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Daily drinking poses biggest threat to liver

London, March 21 (IANS) Daily drinking, rather than binge drinking, poses the biggest threat to the liver, according to a new study.

University of Southampton researchers attributed increases in liver-related deaths to daily or near daily heavy drinking, not episodic or binge drinking, a pattern discernable at an early age.

In the study of alcohol dependency of 234 people with liver disease – 106 had alcohol-related liver disease (ALD) and 80 of them had evidence of cirrhosis or progressive fibrosis – the team found that 71 percent of ALD patients drank on a daily basis.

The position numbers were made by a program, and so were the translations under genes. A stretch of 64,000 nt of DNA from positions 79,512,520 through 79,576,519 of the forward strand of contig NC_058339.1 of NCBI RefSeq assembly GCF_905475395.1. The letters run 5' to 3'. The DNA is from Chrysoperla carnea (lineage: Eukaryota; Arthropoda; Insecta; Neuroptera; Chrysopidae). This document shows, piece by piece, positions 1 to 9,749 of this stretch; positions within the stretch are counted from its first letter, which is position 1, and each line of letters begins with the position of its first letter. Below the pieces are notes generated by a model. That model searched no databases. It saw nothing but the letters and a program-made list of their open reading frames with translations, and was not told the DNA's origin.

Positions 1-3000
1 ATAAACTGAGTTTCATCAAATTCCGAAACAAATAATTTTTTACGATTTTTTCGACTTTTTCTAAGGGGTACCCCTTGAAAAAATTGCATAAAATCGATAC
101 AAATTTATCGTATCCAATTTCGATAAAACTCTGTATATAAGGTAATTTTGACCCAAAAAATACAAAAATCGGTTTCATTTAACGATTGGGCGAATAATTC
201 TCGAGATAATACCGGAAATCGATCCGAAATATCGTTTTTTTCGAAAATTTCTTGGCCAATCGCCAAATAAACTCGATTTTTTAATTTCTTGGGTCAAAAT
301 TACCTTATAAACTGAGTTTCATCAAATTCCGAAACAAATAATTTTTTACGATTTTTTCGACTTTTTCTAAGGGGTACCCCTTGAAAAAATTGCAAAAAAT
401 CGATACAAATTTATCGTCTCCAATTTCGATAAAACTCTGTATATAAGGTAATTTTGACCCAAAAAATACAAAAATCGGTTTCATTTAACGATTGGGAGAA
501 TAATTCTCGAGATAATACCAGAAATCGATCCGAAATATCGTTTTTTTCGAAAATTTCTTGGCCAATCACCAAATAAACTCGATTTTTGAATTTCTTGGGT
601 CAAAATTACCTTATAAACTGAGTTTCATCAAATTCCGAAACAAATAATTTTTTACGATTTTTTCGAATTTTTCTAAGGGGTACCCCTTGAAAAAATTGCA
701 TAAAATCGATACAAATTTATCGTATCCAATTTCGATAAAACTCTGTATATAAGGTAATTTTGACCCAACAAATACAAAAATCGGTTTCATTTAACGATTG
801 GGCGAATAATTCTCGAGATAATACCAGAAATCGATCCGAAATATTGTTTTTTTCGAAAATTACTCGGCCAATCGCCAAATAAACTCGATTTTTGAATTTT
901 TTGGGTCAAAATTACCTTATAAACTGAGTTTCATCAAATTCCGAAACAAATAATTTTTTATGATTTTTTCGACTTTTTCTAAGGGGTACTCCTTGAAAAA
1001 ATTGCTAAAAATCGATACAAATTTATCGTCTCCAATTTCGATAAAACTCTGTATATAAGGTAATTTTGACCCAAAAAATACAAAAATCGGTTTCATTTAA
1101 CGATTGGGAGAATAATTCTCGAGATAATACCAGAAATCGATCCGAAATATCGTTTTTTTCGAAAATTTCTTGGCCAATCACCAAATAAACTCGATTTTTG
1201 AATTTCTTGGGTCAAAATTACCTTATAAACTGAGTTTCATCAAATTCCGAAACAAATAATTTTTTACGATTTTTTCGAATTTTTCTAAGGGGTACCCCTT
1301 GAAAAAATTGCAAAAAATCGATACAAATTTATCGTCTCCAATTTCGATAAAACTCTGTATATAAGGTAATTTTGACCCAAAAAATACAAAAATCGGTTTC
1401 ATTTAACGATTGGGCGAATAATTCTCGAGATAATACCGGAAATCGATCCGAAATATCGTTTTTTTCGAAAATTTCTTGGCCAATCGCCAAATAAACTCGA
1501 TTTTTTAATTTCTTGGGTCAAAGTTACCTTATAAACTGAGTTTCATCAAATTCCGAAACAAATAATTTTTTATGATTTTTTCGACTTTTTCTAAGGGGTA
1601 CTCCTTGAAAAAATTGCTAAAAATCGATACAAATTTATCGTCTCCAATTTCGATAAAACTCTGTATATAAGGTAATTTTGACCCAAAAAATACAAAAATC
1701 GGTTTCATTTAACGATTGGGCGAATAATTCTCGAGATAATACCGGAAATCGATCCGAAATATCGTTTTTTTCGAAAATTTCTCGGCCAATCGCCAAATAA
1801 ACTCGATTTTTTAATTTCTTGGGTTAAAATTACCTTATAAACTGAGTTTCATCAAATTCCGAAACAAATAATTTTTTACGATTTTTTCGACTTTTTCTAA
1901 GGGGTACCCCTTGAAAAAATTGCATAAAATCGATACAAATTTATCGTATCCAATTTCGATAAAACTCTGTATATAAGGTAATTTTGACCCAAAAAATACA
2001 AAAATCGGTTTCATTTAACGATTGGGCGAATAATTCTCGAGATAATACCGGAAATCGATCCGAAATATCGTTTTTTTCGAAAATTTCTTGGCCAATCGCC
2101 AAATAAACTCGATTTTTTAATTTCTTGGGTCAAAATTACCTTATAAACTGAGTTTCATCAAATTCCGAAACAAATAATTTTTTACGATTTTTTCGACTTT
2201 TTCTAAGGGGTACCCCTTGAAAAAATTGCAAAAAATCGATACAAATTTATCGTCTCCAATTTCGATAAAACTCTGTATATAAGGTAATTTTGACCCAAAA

Conversely, patients with other forms of liver disease tended to drink sparingly with only 10 people (eight percent) drinking moderately on four or more days each week.

The study also explored lifetime drinking histories of 105 people and found that ALD patients started drinking at a significantly younger age (15 years) than other subjects and had significantly more drinking days and units than non-ALD patients from the age of 20 onwards, said a Southampton release.

Senior lecturer and consultant hepatologist Nick Sheron at Southamption, who led the study, said, “If we are to turn the tide of liver deaths. . . which means tackling cheap booze and unregulated marketing – we need to find a way to identify those people who are most likely to develop alcohol-related illnesses at a much earlier stage.”

These findings were published in Addiction.